On his way back from the commemoration of the 500th anniversary of the Protestant Reformation, Pope Francis responded to a journalist’s question about the Roman Catholic Church’s stance on banning women from the priesthood.
The writer asked him, “Is it realistic to think that there might be women priests in the next few decades?” and the pope responded by mentioning Pope John Paul II‘s letter in 1994 that outlawed women being ordained.
The pontiff said: “On the ordination of women in the Catholic church, the last word is clear. … It was given by St. John Paul II and this remains.”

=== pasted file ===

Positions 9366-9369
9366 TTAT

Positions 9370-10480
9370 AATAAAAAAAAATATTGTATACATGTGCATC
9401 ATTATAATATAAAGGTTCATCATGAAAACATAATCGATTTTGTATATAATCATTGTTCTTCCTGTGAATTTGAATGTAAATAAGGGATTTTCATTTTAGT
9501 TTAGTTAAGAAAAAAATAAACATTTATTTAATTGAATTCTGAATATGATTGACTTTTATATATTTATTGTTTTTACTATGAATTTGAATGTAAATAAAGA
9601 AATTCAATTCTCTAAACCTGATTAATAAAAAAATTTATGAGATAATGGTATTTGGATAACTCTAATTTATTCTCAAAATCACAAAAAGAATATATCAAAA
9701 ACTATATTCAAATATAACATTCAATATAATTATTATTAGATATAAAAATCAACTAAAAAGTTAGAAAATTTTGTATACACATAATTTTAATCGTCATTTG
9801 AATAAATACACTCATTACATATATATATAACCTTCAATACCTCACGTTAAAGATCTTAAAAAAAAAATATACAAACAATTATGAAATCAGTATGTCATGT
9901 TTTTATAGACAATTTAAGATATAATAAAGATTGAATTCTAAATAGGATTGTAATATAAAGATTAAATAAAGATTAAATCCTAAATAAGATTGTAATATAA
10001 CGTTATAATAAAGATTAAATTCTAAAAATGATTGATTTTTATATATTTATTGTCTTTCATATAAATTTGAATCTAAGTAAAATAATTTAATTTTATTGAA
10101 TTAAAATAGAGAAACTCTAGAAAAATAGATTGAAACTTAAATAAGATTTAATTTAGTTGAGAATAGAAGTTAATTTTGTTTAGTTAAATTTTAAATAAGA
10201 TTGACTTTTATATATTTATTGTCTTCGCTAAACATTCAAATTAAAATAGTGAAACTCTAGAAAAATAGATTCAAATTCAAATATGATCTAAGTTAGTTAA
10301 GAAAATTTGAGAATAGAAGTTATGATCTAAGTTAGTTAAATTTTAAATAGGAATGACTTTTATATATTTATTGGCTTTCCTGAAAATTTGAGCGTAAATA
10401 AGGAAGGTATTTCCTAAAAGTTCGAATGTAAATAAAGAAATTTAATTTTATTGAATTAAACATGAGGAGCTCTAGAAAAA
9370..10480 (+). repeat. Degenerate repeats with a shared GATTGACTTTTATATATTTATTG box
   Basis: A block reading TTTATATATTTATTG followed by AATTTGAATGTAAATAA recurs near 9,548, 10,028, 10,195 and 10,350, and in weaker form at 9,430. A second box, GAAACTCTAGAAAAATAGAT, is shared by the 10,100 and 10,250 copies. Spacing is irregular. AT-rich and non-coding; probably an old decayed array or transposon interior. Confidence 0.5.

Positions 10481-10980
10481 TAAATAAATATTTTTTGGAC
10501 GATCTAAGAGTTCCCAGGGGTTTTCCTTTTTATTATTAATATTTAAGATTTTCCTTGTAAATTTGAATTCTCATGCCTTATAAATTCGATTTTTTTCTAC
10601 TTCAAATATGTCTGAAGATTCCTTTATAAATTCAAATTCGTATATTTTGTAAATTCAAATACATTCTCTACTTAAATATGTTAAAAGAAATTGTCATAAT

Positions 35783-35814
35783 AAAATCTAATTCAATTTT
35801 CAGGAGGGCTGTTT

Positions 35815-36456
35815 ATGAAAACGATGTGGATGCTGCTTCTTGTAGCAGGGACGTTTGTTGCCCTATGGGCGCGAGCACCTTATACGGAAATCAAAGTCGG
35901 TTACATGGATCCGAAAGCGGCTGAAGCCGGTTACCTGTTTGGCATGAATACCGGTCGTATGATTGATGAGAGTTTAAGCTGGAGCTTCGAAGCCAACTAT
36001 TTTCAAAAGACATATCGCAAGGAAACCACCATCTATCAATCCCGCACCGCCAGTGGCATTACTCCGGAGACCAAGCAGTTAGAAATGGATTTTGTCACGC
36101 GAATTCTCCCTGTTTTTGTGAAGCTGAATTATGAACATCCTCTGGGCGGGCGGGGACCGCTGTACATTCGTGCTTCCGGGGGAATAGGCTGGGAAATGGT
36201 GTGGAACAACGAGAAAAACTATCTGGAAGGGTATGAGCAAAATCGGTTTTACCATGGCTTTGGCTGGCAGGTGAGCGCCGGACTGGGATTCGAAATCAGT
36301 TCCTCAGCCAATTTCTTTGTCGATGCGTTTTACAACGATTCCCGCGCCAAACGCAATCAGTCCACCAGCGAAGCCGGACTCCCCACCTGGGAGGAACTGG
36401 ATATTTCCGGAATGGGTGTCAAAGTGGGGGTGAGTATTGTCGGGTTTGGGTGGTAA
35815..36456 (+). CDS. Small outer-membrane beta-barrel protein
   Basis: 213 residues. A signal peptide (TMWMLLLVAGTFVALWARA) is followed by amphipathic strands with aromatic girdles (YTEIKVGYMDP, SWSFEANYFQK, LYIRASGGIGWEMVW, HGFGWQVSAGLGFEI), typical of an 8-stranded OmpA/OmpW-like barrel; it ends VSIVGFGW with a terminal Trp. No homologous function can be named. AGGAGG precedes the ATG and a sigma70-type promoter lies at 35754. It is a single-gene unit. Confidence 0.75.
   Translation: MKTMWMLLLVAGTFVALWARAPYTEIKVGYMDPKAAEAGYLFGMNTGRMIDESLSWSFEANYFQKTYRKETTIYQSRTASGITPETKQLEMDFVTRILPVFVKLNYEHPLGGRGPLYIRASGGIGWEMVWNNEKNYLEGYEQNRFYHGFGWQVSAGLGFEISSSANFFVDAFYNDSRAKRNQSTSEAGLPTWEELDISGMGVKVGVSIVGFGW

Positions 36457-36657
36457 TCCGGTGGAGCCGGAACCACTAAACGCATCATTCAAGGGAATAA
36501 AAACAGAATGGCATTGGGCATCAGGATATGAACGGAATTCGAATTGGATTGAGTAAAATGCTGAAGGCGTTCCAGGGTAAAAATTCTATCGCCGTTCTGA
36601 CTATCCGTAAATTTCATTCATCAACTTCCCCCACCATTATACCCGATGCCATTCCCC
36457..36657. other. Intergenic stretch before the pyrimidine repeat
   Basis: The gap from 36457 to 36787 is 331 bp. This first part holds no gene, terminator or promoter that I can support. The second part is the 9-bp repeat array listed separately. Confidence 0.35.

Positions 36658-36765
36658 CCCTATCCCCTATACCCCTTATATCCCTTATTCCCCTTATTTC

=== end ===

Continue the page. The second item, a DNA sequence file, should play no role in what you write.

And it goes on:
The Roman Catholic Church doesn’t allow women to be ordained as priests, arguing that none of the 12 disciples were women, so they also shouldn’t be priests.
This is not a pivot for Francis. He’s previously talked about not allowing the ordination, only this time he essentially said that the ban should last forever.
Earlier this year, Francis seemed to be considering allowing women to be ordained as deacons when he asked for an analysis of the role women deacons played.
Aaron Cline Hanbury is a contributing editor for RELEVANT. You can follow him on Twitter at @achanbury